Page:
Tuesday, May 18, 2010



New York land speculator James Wadsworth arrives in Plymouth, England.

Mar 18

Steuben County, named for the American Revolution soldier Baron von Steuben,

is created out of Ontario County. Governor John Jay appoints William Kersey

county judge, Stephen Ross surrogate, William Dunn sheriff and George Cooper

county clerk. The Town of Frederickstown is renamed Wayne.

Apr 1

Moses Culver and Nathan Reeves and their families leave Long Island by

flatboat, heading for upstate New York. They eventually reach the site of the

future Newark.

Apr 6

The state legislature officially adopts the corrected Pre-Emption Line.


The English leave Ogdensburg, as well as forts Niagara and Oswego. ** James Wadsworth

reports from England that money is as scarce in Britain's as it is in the U. S. He continues

touring farms and manufactories.

Jun 11

New York land speculator Nathaniel (Nathaniel) Gorham dies of apoplexy in his birthplace, Charlestown, Massachusetts, at the age of 58. He’s buried in the Phipps Street Cemetery there.


The first visitors for Charles Williamson's fair begin arriving at Bath.

Jul 21

The Court of Common Pleas for Steuben County first sits in the Bath courthouse.


3,000 guests have arrived at Bath for the fair by the middle of the month and it

commences. Williamson's purebred Virginia Nell looses a £1,000 race to Silk

Stockings, a horse owner by New Jersey sportsman William Dunn. Southerners,

who bet heavily on Virginia Nell, lose money, goods and slaves. Bath acquires a

black population.


Williamson's fair draws to a close. The promotion will end up making a £50,000

profit. ** Over the last six months Williamson spent £1,252:4 in wages on a scheme

to make the village of Hopetoun a wheat distribution center. By the end

of the year he will spend another £1,524:4:2 more. The experiment will be a

failure due to declining levels of the water in the Seneca Lake outlet.


After conducting a survey of the Cayuga Reservation, New York auctions off the

land for $279,000 in contracts.


Williamson visits Philadelphia and agrees to take over part of the Morris Reserve

land sold to promoter Andrew Craigie. Pulteney refuses to finance the transaction,

but Williamson goes ahead.


The first printing press in Steuben County. William Kersey and James Edie begin publishing the Bath Gazette and Genesee Advertiser. ** Williamson builds a theater in Bath, holding performances every day. ** 800 settlers live in the immediate area, per Williamson's calculations. ** Williamson is elected as Steuben County judge. ** TheMcElwees finish clearing the Bath land, after 305 days of labor. Their bill will come to nearly $1000. ** A mineral spring bursts out of the ground at Dansville and is named The All Healing Spring. ** The Ontario County town of Pittstown (later Honeoye, then Richmond) is formed. ** The 40-ton Seneca Lake sloop Alexander, named for Williamson's father, is launched at Geneva. It inaugurates regular traffic on the lake. Albany-born lawyer James Cochran attends the festivities, gains some prominence when he plays for a dance that night. He will make a successful bid for the U. S. Congress in the fall, serve from 1797-1799. This year he will also be named to the State Board of Regents, serving through 1820. ** Williamson pays John Woods $112.60 for chimneys at Mile Point in Geneva. $500 worth of furniture and groceries are brought in. ** Williamson builds a hotel in Geneva. The cost of the masonry is $770, $1,400 for lumber from James Barden, and $4,538.47 for carpentry work by David Abbey. ** Printer Lucius Carey arrives in the Genesee Valley to publish a newspaper for Williamson. ** Williamson forms a company along with Samuel Colt, Jacob Hallett, John Johnstone, Thomas Powell, Polydore Wisner, and others, to provide a piped water supply for Geneva. ** Williamson's brother John dies in Scotland. ** Oliver Phelps mortgages several parcels of land near Canandaigua to Superintendent of Indian Affairs Israel Chapin and his successors, to serve as security for the regular payment of the rent due the Seneca Indians. ** Massachusetts sells lands abandoned by Phelps and Gorham to Robert Morris later to form the nucleus of the Holland Land Company tract. Land sales are begun. ** Richard Hooker and Joseph Blivin settle the Steuben County town of Cohocton. ** Charles Williamson builds the Painted Post Tavern on the future site of Corning, to host prospective land buyers. ** Early settler James Otto arrives in Macedon. ** Ontario County contains 1258 qualified electors. ** 100 settlers in the Genesee District (western part of Ontario County) register cattle earmarks in the town books. ** When the national land speculation bubble bursts Robert Morris is thrown into debt. ** The state legislature tables a report by Thomas Eddy and English engineer William Weston that advised building a canal from the headwaters of the Mohawk River directly to the Finger Lakes, bypassing Wood Creek and Oneida Lake. ** Scots ornithologist Alexander Wilson emigrates, eventually ending up in the Seneca Falls area. ** Braddock's Bay is settled. ** English traveler Isaac Weld reaches the Genesee Valley near Avon after a tour of the Great Lakes west of the state. He then travels on to Bath. ** The Ontario County pioneer Allen family arrives this year and next, settle Allen's Hill in the Town of Richmond.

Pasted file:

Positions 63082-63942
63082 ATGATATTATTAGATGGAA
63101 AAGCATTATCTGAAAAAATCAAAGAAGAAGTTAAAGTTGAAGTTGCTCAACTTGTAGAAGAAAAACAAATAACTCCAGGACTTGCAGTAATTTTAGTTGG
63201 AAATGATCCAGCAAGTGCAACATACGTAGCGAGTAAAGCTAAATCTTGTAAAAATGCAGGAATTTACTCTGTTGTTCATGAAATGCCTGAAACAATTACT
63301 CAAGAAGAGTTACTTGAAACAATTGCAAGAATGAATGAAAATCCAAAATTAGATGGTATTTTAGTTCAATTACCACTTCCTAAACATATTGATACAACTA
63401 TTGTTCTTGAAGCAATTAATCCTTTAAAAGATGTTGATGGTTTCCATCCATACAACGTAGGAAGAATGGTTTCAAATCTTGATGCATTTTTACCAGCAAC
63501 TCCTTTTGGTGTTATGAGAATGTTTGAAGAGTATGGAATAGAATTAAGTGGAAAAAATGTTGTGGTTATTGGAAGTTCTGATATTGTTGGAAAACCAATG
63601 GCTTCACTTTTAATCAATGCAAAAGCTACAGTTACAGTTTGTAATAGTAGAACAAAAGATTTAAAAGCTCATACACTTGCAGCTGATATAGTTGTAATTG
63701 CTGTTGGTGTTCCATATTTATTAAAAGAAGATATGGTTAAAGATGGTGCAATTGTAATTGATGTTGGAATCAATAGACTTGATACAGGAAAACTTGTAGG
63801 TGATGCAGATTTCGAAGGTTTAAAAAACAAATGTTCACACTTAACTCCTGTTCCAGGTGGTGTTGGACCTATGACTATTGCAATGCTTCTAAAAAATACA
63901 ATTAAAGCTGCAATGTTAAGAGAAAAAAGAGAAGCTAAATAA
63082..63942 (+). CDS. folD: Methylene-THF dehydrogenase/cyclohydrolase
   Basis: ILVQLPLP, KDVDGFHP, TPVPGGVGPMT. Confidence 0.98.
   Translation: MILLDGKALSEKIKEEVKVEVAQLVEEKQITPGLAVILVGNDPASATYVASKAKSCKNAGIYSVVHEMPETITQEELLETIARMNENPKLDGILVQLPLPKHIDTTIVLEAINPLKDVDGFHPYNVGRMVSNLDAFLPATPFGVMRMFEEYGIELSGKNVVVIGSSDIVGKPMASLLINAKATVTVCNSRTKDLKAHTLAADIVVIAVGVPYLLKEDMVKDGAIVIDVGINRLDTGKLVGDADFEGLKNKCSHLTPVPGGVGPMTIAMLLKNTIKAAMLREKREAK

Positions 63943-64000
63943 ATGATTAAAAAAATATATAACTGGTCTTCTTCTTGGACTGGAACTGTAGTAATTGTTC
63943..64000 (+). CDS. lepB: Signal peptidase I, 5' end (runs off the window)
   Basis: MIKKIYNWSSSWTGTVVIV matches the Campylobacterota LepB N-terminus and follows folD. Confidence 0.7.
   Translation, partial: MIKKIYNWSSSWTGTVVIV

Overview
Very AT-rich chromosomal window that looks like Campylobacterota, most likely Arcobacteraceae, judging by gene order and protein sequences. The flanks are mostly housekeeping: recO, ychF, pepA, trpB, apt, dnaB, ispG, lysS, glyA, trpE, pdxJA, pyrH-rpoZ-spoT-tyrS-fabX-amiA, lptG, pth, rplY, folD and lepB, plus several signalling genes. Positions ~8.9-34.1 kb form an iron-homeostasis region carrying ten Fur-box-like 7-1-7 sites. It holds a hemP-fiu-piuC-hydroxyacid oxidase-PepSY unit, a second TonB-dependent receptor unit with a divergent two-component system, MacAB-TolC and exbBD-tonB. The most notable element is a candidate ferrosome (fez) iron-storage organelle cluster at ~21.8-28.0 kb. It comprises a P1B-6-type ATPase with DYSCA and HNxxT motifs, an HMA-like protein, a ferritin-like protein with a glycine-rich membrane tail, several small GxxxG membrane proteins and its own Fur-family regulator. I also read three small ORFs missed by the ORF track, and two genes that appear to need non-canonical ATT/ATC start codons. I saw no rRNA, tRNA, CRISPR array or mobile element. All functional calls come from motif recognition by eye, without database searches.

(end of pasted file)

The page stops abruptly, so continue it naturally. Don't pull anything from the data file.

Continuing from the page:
Mr. Sprague moves away with his wife, three daughters and son-in-law named Fleming. Josiah Fish and his son Libbeus are joined at the mill by the remainder of Fish's Vermont family - his wife and five children, including daughter Philothetta. ** Gideon King and Zadok Granger began their settlements, having surveys made on both the larger tract and the Allan's Mill plot. King's Landing (later Falltown or Upper Landing, then Hanford's Landing) at the falls is settled.

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